Violence across Kenya’s north is fuelled by drought, elections and marginalisation

With increased pressure on grazing land and limited water resources, many seek to explain the rise in violence across Kenya’s north by the drought alone, but this is far too simplistic a view. ILLUSTRATION | JOHN NYAGAH | NATION MEDIA GROUP

This past week, the Kenya Red Cross Society resumed operations in northern Baringo County, after withdrawing its staff with immediate effect on February 25.

The decision to withdraw was taken after one of their convoys carrying food aid was stopped and looted by local youth, who harassed and hindered their staff from carrying out the vital work the Red Cross takes on.

The organisation often exposes itself to remarkably high risks, moving into dangerous areas while others move in the opposite direction, so their unprecedented decision to suspend operations in this case was a warning signal to many, highlighting the severity of the unrest affecting Kenya’s north.

The decision should be taken in the context of the discernible spike in violence across Kenya’s north over recent months, with ethnic violence also reported in the counties of Elgeyo Marakwet, Turkana, West Pokot, Isiolo, Meru and Wajir. Baringo has suffered from a series of attacks blamed on “bandits” and cattle rustlers, most incidents occurring in the Kerio Valley.

Just a week before the attack on the Red Cross convoy, on February 18, two politicians were shot dead in Marigat town. In neighbouring Laikipia County, over the past four months, ranches and farms have been invaded with up to 135,000 head of cattle illegally grazing on private land.

Some of these invasions have been violent; tourist lodges have been looted, and in some cases, razed to the ground. On January 2, a group of men, believed to be Pokot, attacked a vehicle carrying a family of Dutch tourists travelling through Laikipia Nature Conservancy.

Ethnic rivalries have become increasingly exacerbated by two additional factors this year: Widespread, regional drought and a sensitive political environment in the run-up to the elections in Kenya, Rwanda and, possibly, the DRC. The relationship between these conflict-drivers must be understood if one is to explain the increased risk of violence across the region’s arid and semi-arid lands.

Simplistic view

With drought setting in across much of East Africa and the Horn, as many as 2.4 million people in Kenya are expected to be in need of immediate assistance by April. Famine has already been declared in South Sudan, where at least one million are said to be affected.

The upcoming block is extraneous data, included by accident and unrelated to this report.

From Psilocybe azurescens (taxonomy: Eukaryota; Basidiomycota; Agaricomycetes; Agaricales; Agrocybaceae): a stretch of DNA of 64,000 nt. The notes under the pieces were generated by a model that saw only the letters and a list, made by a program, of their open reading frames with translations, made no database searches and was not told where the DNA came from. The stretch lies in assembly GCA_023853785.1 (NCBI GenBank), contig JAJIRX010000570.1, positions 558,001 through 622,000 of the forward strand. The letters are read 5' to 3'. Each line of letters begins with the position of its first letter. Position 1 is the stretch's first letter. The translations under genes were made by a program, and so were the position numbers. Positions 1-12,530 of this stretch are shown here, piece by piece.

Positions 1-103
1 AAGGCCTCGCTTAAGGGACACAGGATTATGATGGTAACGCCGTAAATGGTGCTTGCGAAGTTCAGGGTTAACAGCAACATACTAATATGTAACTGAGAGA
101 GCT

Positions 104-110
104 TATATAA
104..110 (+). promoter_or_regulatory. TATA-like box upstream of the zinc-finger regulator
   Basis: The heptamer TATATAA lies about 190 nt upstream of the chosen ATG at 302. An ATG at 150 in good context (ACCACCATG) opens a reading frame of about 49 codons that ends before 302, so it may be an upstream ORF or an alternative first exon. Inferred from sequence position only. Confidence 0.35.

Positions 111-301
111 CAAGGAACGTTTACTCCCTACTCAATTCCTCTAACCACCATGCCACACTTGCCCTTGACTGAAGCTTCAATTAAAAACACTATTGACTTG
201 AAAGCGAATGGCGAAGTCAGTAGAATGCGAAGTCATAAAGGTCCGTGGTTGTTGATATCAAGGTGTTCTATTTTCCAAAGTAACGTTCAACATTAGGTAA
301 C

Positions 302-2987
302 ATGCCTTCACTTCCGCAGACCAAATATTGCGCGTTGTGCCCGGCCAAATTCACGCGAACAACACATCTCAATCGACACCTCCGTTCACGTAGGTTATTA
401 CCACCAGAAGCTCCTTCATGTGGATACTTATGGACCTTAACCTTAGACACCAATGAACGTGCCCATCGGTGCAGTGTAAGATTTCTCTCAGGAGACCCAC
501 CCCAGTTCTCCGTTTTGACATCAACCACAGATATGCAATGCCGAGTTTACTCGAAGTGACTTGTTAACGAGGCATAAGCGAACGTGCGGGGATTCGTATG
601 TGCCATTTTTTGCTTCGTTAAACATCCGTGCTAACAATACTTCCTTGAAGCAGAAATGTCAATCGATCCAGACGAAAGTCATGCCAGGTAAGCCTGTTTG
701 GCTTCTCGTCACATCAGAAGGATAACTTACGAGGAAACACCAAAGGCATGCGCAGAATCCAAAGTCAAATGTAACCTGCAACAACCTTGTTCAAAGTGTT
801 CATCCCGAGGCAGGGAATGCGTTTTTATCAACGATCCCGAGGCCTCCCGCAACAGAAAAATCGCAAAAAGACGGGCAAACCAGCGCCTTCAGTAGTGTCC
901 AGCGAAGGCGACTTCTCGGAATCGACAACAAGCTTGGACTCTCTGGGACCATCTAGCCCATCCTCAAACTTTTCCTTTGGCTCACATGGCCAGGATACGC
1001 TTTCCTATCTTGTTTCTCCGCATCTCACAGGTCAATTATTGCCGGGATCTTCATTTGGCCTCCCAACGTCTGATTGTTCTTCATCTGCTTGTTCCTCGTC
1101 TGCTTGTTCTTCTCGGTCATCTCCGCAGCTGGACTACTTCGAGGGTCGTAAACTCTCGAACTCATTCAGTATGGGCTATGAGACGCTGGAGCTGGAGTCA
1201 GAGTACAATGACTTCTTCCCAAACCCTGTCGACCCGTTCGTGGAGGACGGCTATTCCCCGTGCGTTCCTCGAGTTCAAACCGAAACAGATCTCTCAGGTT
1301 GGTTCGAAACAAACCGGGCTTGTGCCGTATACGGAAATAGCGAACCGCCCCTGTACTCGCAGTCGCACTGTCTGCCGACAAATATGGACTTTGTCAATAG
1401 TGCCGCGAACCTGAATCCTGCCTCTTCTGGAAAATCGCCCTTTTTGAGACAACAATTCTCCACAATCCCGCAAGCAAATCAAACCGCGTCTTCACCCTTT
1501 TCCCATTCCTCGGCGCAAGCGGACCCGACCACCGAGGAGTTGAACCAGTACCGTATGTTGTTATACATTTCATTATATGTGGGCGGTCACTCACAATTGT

More than 360,000 children are already considered malnourished in Somalia, and the situation is quickly becoming an emergency, predicted to be the worst drought since the 2011 famine, and officially declared a national disaster today.

With increased pressure on grazing land and limited water resources, many seek to explain the rise in violence across Kenya’s north by the drought alone, but this is far too simplistic a view.

Uncertainty and ambitions surrounding the upcoming general election have been a key driver of the unrest in Kenya in particular. The devolution of the Kenyan government has increased pressure on local elections, with local landowners claiming politicians have incited land invasions, in the hope of buying votes with land.

The tension surrounding the elections and politicians’ desire to gain the support of the electorate has undoubtedly contributed to the unrest, but to use this explanation alone would again fail to acknowledge further socio-economic dynamics of Kenya’s semi-arid lands.

One must now take into account underlying ethnic and indigenous issues, given the above factors. Historically, land across Kenya’s north is claimed by a multitude of ethno-linguistic groups who regularly clash in a lengthy series of reprisal raids, and with the drought reducing resources and a tense election year ahead, existing rivalries will inevitably intensify over the coming months.

Information-led decision making

Several other factors are also contributing to the increased level of risk associated with travel to Baringo, Laikipia and much of the surrounding area at the moment. The area’s harsh climate and dispersed population make it difficult to police, adding to a feeling of marginalisation among many of Kenya’s northern peoples.

Not to mention the authorities’ struggle to deal with the proliferation of automatic firearms in recent decades, resulting in a general sense of insecurity.

Through access to timely information and a nuanced understanding of threats on the ground, businesses can continue to operate throughout the election period with minimal disruption. But businesses must be information-led in their decision making at these times of uncertainty.

It is critical that organisations operating in East Africa have an adequate understanding of the drivers of conflict and don’t miss potentially promising opportunities, due to an ill-conceived perception of threats to their operations, reputation and personnel.

Source: theeastafrican